Overexpression of heme oxygenase-1 in human pulmonary epithelial cells results in cell growth arrest and increased resistance to hyperoxia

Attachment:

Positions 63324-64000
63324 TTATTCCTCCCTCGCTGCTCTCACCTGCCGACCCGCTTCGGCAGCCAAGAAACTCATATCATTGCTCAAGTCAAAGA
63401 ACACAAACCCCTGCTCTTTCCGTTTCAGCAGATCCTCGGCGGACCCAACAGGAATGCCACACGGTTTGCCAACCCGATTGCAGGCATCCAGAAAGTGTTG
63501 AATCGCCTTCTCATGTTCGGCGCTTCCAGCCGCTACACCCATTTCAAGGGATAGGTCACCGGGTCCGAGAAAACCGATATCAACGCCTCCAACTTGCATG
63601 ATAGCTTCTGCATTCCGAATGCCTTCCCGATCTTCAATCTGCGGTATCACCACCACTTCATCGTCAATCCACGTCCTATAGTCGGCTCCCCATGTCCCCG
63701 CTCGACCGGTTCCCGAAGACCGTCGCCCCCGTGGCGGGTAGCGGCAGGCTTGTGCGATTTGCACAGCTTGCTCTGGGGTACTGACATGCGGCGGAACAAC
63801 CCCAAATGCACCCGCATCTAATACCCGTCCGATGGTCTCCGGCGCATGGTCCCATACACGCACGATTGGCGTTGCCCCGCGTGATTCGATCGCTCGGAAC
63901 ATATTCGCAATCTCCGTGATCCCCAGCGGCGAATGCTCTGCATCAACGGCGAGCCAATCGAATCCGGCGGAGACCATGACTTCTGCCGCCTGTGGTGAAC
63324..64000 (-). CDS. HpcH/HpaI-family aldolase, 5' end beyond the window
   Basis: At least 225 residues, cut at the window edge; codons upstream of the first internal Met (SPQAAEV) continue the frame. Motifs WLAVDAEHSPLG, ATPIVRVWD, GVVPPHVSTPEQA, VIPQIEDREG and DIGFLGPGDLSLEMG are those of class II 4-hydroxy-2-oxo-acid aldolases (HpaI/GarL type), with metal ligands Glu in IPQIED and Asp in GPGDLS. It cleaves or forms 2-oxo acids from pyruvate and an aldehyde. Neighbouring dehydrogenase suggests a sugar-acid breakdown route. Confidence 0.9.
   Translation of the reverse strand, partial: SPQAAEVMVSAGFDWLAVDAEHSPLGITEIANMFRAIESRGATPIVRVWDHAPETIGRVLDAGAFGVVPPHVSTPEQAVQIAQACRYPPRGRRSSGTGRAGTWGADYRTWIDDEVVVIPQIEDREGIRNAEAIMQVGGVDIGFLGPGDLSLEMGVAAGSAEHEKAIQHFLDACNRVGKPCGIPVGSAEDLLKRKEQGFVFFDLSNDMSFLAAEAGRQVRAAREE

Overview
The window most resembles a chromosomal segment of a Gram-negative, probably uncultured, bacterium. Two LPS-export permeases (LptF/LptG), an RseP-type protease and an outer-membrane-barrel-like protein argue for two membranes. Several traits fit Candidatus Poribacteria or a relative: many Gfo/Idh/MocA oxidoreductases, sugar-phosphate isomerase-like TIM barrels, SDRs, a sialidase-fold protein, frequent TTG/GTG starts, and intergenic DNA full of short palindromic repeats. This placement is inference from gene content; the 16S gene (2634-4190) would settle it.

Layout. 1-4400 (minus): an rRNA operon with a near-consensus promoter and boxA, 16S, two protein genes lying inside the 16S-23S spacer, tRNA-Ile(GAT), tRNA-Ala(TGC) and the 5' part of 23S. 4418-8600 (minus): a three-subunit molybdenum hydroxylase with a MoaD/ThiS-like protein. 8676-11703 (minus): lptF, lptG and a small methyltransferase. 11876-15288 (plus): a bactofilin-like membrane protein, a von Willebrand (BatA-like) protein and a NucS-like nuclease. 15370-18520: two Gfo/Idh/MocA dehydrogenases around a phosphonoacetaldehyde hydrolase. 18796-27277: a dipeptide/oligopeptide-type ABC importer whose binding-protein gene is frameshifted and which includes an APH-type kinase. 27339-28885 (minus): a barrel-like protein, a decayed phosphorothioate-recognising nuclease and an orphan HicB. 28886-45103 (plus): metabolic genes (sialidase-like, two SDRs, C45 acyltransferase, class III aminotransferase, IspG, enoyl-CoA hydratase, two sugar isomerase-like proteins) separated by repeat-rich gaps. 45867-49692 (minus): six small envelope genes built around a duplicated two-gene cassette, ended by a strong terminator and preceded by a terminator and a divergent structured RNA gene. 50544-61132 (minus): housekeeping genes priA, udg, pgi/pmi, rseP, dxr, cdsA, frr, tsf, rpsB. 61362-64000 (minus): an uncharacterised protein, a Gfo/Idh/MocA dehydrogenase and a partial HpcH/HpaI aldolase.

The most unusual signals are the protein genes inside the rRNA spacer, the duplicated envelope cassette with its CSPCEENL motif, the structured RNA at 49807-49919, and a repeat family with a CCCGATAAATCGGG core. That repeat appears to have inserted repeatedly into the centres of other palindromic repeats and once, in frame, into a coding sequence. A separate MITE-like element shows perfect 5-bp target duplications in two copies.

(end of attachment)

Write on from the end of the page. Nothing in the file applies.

Heme oxygenase (HO) catalyzes the rate-limiting step in the degradation of heme to biliverdin, which is reduced by biliverdin reductase to bilirubin. Heme oxygenase-1 (HO-1) is inducible not only by its heme substrate, but also by a variety of agents causing oxidative stress. Although much is known about the regulation of HO-1 expression, the functional significance of HO-1 induction after oxidant insult is still poorly understood. We hypothesize and provide evidence that HO-1 induction serves to protect cells against oxidant stress. Human pulmonary epithelial cells (A549 cells) stably transfected with the rat HO-1 cDNA exhibit marked increases of HO-1 mRNA levels which were correlated with increased HO enzyme activity. Cells that overexpress HO-1 (A549-A4) exhibited a marked decrease in cell growth compared with wild-type A549 (A549-WT) cells or A549 cells transfected with control DNA (A549-neo). This slowing of cell growth was associated with an increased number of cells in G0/G1 phase during the exponential growth phase and decreased entry into the S phase, as determined by flow cytometric analysis of propidium iodide-stained cells and pulse experiments with bromodeoxyuridine. Furthermore, the A549-A4 cells accumulated at the G2/M phase and failed to progress through the cell cycle when stimulated with serum, whereas the A549-neo control cells exhibited normal cell cycle progression. Interestingly, the A549-A4 cells also exhibited marked resistance to hyperoxic oxidant insult. Tin protoporphyrin, a selective inhibitor of HO, reversed the growth arrest and ablated the increased survival against hyperoxia observed in the A549-A4 cells overexpressing HO-1. Taken together, our data suggest that overexpression of HO-1 results in cell growth arrest, which may facilitate cellular protection against non-heme-mediated oxidant insult such as hyperoxia.